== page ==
Foreign relations of Yemen - Wikipedia
The upside for Oman has been a tremendous increase in trade relations with Qatar as a result of the Saudi-led blockade. Oman's. After the Houthi capture of Sanaa in , Oman sought to use its positive relations with all major parties in Yemen to position itself as a peace. Oman's moderate, independent foreign policy has sought to maintain good relations with its neighbors and to avoid external entanglements. Inspired by the .
Either way, the potential for a massive escalation of the humanitarian crisis across Yemen will place added pressure on the Omani-Yemeni border. SinceOman has tried to play its customary neutral, mediating role in Yemen. Whilst declining to accept Yemeni refugees, Oman has worked hard to provide humanitarian and medical assistance to Yemeni civilians, for example, flying badly wounded individuals to Muscat hospitals for treatment. However, recent accusations by the Saudi-Emirati bloc, and the U.
In fact, the Trump administration has signalled its stance by indicating that Muscat must do more to stem the flow of weapons into Yemen, if it hopes to continue to play a major role in future peace negotiations. Whether or not Oman can fully guarantee the non porosity of its land and sea borders with Yemen is another question, as Oman has long relied on the collaboration of the Al-Mahri tribes who straddle the Oman-Yemen border.
Simmering unease has existed between Abu Dhabi and Muscat since an Emirati spy cell was uncovered in Oman in It should be noted the map also made Qatar disappear completely.
The political symbolism was highly provocative and Sultan Qaboos was said to be furious, with unconfirmed rumours circulating that Omani troops were placed on alert. Similarly, to the Al-Mahri tribes in the southern border zone, Muscat has long provided additional privileges to Musandam residents to ward off Emirati overtures. For example, job seeker allowances, which were initiated after protests in Oman, were eventually cancelled everywhere except in Musandam.
Around Muscat, new businesses and developments continue to spring up and the shopping malls remain full of Omani and expatriate consumers. How sustainable the economy is remains the main question, however, as the government, wary of social unrest, continues to absorb much of the financial impact of budget shortfalls. Most of the military who came over subsequently returned, but the President of the breakaway republic, Ali al-Bidh, who sought refuge with his family, remains.
Al-Bidh is, however, in a state of political silence, and it may well be that Yemen is happy for him to remain there under such conditions. The second problem which Oman faced was what attitude to take to the new united Yemen. There may have been some anxiety at first, if only because Oman had got used to working with the southern officials and was now confronted with forces it knew less well. But this was a temporary concern, and in time relations were consolidated.
The core of this new understanding is the border agreement signed between the two countries on 1 October This delimited the border, whilst two appendices dealt, respectively, with the organisation of the border authorities, and the use of water, grazing and movement in the border zone, this latter being defined as a zone running up to a maximum of 25 kilometres each way from the common boundary line. A subsequent agreement covered the clearing of mines left from the time of the Dhofar war.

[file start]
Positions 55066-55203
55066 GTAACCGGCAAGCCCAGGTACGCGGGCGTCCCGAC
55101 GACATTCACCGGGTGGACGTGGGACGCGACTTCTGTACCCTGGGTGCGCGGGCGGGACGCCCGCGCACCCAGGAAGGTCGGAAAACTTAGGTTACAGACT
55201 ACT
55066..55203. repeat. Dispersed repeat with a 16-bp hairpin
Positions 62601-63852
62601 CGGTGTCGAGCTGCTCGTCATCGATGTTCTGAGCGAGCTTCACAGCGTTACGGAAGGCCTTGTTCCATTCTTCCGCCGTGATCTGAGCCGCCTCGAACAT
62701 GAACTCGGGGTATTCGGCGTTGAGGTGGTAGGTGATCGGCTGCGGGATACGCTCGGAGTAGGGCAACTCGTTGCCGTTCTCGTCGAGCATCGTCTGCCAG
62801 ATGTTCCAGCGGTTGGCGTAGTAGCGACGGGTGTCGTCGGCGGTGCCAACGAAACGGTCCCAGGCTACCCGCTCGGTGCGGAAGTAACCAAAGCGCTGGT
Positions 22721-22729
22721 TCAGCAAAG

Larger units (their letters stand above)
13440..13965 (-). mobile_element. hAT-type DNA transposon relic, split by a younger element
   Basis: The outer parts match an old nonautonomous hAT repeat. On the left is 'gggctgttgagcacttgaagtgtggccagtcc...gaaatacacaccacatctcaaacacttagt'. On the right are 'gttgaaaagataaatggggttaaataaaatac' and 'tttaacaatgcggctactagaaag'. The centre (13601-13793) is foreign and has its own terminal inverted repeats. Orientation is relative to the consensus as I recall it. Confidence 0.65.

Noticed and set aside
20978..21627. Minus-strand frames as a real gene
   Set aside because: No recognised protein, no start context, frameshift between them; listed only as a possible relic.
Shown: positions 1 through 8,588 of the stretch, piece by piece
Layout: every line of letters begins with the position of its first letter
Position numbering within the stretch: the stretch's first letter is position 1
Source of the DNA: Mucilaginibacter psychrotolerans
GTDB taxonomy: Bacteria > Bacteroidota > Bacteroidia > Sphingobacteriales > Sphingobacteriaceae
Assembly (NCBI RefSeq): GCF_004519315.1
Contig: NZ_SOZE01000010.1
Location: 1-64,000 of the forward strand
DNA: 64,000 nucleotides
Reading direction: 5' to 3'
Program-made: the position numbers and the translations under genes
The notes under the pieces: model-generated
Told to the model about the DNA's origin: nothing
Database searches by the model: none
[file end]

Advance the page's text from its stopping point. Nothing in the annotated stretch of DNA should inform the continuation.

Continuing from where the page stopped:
Final border maps were exchanged in June 5.
There was some controversy in Yemen over rumours that the government was giving away territory to Oman, and Omani officials for their part took pains to explain the agreement to the tribes who lived along the frontier. But as far as the domestic opinion of both countries is concerned this agreement prompted far less controversy than many other such issues in the Peninsula and the Middle East as a whole. Current Concerns When we come to the present, we can recognise that, for all their differences Yemen and Oman have many similarities.
They are countries which combine a rich internal diversity, with an openness to the outside world. Both have created a national heritage that draws on diverse aspects of their past. This diversity can be a source of strength not of weakness. InYemen there are differences of religious sect, between Zeidi and Shafei, and of region, stretching from the northern highlands to Hadhramaut.
Oman for its part has a religious diversity, comprising Ibadhis, who are neither Sunni nor Shia, with Sunni and Shia minorities. Oman also has its geographical diversity, from the Batina coast to the mountains of the interior down to Dhofar. The challenge of development is, in both cases, to preserve this diversity whilst forging a modern state. Both are also countries which, for all their periods of isolation in the nineteenth and early twentieth centuries, are open to the outside world and have lived that openness in a vety creative way: In Yemen, the Horn of Africa is a small distance away — Yemen gave Ethiopia its script — and the migrations of the past two centuries have produced a diaspora that stretches through much of the Indian Ocean and on, including to the cities of Britain.
There is one further element that they both share, and which has been well illustrated in recent history, and that is a remarkable ability to overcome internal differences. The history of both countries in modern times is one of recurrent upheaval and revolt. Under the Imams there was considerable resistance, most notably in the revolt of the Free Yemenis ofbefore the Hamid al-Din succumbed in September to the revolt of Sallal and the other officers.